15 September 2017
A.B The Samaritan News
Article from the English Section on 15 September 2017
Burning Incense in Ancient Samaritan and Rabbinic Synagogues
By Dr Avraham Shemesh
Israeli archaeologist Nehemia Zuri (1967: 149-167) noted the burning of incense at the Jewish synagogue in Beit Shean, (page 3 of 6 Original Research Open Access), which was established in the late 4th or early 5th century CE and remained standing until at least 624 CE. One of the finds uncovered at the synagogue was a bronze incense burner similar to examples found in Latakia, Syria (Ross 1965: 42-45). This incense burner is constructed of two pieces. The bottom piece is a type of perforated box with four intricate legs, while the upper piece is a cone-shaped cover. Finding the incense burner in a synagogue in the Land of Israel appears to indicate that here, specifically, attempts had been made to preserve parts of the demolished Temple, which had served in practice as the spiritual centre of all the diaspora in the consciousness and memory of the people.
The material find points to the use of incense in synagogues, but it does not give any indication as to when the incense was burned or at what period it became integrated in ancient Jewish liturgy.
Israeli archaeologist Yitzhak Magen (2002a:253-257; 2002b:432) posits that the vessel probably belonged to the local synagogue, indicating that the Samaritans had burned incense in the synagogue. In the Samaritan version of the Torah, burning incense was associated with the Temple and not with the synagogue [Exodus 30:33-38].
In any case, this practice found its way into the Samaritan place of prayer, apparently after the destruction of the Samaritan temple on Mount Gerizim (see below). This temple was built by Sanballat II in the 4th century BCE and was destroyed in 112 or 111 BCE by John Hyrcanus (c. 164-104 BCE).
Established knowledge of Samaritan synagogues exists only from around the mid-4th century (Safrai 1977:90). Hence, it is hard to know when exactly Samaritan synagogues first originated and when incense was first used in them as part of the rituals mentioned in the Torah.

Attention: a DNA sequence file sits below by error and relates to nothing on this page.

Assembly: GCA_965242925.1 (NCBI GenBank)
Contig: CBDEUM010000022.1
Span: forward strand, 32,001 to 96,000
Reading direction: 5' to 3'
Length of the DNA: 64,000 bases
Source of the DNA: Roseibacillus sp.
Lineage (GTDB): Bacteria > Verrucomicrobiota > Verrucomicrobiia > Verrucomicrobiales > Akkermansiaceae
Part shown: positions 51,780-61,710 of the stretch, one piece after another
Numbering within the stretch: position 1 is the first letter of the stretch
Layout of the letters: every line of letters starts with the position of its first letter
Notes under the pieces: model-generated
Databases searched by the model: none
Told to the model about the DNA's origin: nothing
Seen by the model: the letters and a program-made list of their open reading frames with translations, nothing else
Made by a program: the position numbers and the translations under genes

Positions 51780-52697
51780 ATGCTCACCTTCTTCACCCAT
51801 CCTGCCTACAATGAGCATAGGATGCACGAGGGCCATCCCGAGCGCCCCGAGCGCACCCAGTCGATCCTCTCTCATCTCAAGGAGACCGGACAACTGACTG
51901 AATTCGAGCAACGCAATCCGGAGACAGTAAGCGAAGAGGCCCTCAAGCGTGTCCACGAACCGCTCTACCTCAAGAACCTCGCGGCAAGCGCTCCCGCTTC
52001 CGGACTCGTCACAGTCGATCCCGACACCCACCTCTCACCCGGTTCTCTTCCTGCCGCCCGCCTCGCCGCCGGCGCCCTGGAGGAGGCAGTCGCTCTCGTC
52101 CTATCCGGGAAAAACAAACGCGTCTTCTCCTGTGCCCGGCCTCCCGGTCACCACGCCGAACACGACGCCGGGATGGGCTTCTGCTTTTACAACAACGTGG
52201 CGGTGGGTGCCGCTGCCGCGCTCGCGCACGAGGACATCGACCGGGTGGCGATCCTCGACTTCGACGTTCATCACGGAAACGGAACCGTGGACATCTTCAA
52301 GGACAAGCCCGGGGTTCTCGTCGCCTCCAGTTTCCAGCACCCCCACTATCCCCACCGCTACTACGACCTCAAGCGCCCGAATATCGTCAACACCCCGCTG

Burning incense remains a current practice in Samaritan synagogues. The Samaritans burn incense in the synagogue every Sabbath Eve, before the Sabbath, since it is forbidden to light a fire on the Sabbath (Ha-Cohen 2017). Incense is also burned on festival days.
According to Menashe Tsedaka (2009), during the morning prayers on the Days of Forgiveness (selichot), between the Festival of the Seventh Month (the equivalent of the Jewish New Year) and the Day of Atonement, the priest who leads the prayers burns incense in a unique vessel called a Mabkhara (the word derives from Arabic). He passes among the congregants and atones for them, as it is written:
Hence, both the Jewish and Samaritan faith had a similar process of burning incense.
Dr Avraham Shemesh
- There is still no clear evidence that there was a temple on Mount Gerizim: Samaritan sources mention only ‘an altar to the Almighty’, never ‘a temple’.
- There are at least 3000 significant differences between the Israelite Samaritan version of the Torah and the Jewish Masoretic version.
Published in A.B The Samaritan News on 15 September 2017
*Photo by Ori Orhof
Please let me encourage you to one day make an English translation of your commentary on the Torah. God willing.
Burning incense is good in every culture.